[JURIST] The Federal Trade Commission [official website] (FTC) and Facebook [website] settled [settlement, PDF] on Tuesday regarding Facebook’s practices relating to user privacy. The FTC filed a complaint against Facebook alleging that privacy settings on the site failed to apply to third party sites and applications [complaint, PDF]. Under the settlement agreement Facebook must make users fully aware [press release] of all changes in privacy settings that would override their previously consented to settings. Additionally, Facebook will be subject to third party audits every two years for the next 20 years. Mark Zuckerberg, the founder of Facebook, released a statement [blog post] admitting that Facebook had made mistakes, but promised to do better in the future.
Facebook has always been committed to being transparent about the information you have stored with us – and we have led the internet in building tools to give people the ability to see and control what they share. But we can also always do better. I’m committed to making Facebook the leader in transparency and control around privacy.
Now that the FTC has proposed the settlement, the public has 30 days to comment on it. After that, the FTC will decide whether to make the proposed settlement final.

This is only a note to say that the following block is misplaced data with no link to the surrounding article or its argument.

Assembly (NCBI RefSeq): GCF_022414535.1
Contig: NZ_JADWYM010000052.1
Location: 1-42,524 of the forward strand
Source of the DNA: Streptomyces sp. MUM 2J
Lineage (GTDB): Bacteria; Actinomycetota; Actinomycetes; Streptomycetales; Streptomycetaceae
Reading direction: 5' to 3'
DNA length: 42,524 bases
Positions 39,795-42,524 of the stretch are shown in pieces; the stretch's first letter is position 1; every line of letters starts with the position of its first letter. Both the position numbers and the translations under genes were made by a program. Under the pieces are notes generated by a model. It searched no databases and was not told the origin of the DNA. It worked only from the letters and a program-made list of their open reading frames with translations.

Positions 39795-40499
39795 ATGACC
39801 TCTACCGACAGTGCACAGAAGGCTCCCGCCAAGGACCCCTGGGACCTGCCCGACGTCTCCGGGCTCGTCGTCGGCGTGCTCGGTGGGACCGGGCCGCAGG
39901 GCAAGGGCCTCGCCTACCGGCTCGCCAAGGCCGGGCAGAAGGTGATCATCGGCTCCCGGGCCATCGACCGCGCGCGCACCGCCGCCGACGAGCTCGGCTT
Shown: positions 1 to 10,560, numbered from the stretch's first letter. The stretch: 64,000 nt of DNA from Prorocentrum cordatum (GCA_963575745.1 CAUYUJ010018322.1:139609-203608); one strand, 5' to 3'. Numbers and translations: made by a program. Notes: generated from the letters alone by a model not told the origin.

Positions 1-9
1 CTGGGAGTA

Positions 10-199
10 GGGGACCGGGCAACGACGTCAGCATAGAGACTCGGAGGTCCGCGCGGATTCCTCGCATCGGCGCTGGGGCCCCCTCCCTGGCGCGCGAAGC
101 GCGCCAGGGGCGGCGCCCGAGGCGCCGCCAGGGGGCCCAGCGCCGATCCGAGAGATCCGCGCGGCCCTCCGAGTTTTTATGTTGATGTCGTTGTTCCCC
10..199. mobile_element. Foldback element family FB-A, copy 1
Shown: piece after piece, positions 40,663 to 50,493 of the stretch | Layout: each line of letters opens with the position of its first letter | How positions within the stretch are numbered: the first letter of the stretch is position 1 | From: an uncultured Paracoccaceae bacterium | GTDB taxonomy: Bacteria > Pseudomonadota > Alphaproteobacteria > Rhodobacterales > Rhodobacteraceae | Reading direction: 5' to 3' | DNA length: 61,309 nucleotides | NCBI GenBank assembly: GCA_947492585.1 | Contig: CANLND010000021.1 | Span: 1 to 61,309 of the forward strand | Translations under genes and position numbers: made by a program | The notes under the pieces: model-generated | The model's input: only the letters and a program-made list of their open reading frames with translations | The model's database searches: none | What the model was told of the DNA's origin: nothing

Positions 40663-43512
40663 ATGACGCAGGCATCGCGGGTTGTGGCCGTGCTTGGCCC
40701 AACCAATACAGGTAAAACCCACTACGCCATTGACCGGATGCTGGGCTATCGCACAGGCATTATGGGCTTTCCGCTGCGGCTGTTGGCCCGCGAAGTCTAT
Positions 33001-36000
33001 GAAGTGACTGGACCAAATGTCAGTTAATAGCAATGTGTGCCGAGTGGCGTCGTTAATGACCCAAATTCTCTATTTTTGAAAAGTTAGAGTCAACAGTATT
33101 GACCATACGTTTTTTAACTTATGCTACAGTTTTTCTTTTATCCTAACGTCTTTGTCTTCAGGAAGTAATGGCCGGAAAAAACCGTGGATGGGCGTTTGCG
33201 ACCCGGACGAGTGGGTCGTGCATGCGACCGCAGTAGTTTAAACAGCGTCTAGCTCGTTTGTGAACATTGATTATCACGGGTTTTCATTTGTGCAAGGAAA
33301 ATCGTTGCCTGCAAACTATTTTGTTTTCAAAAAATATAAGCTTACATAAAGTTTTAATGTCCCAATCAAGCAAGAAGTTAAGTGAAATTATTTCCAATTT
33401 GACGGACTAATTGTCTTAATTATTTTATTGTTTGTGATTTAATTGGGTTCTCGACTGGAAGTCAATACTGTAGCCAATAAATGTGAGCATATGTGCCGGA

In September, members of the Congressional Privacy Caucus [official website] asked the FTC to look into Facebook’s privacy settings, including allegations that Facebook continued to track user’s activities after they logged out [JURIST report] of the website. This is also not the first time Facebook has been the target of governmental review. In August, the Hamburg Commissioner for Data Protection and Freedom of Information [official website, in German] accused Facebook of violating European data protection laws [JURIST report] through its facial recognition feature that automatically recognizes and “tags” users when others upload photos of them. In December 2010, South Korea alleged that Facebook failed to comply [JURIST report] with privacy laws and expressed concern over the handling of personal information and data. The Canadian Office of the Privacy Commissioner [official website] announced in January 2010 that it was launching a probe [JURIST report] into Facebook’s privacy setting as a result of the new feature that allowed people to alter it, but left the default setting very much public.